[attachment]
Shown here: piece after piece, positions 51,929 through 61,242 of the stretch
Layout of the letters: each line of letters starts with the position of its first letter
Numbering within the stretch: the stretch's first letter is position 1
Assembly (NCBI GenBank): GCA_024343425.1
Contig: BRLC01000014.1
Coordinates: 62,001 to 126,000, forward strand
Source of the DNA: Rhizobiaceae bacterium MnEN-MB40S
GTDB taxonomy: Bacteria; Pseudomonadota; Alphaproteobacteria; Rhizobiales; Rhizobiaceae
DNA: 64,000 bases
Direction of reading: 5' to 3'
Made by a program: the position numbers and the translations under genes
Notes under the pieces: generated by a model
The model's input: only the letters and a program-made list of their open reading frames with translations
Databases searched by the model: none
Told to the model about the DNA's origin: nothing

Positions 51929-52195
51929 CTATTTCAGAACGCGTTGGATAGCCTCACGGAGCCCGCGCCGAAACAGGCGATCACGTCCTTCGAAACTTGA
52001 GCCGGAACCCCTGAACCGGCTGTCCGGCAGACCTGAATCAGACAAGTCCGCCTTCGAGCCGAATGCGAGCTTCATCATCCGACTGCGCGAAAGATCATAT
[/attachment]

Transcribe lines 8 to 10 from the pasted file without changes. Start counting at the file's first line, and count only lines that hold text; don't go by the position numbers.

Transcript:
GTDB taxonomy: Bacteria; Pseudomonadota; Alphaproteobacteria; Rhizobiales; Rhizobiaceae
DNA: 64,000 bases
Direction of reading: 5' to 3'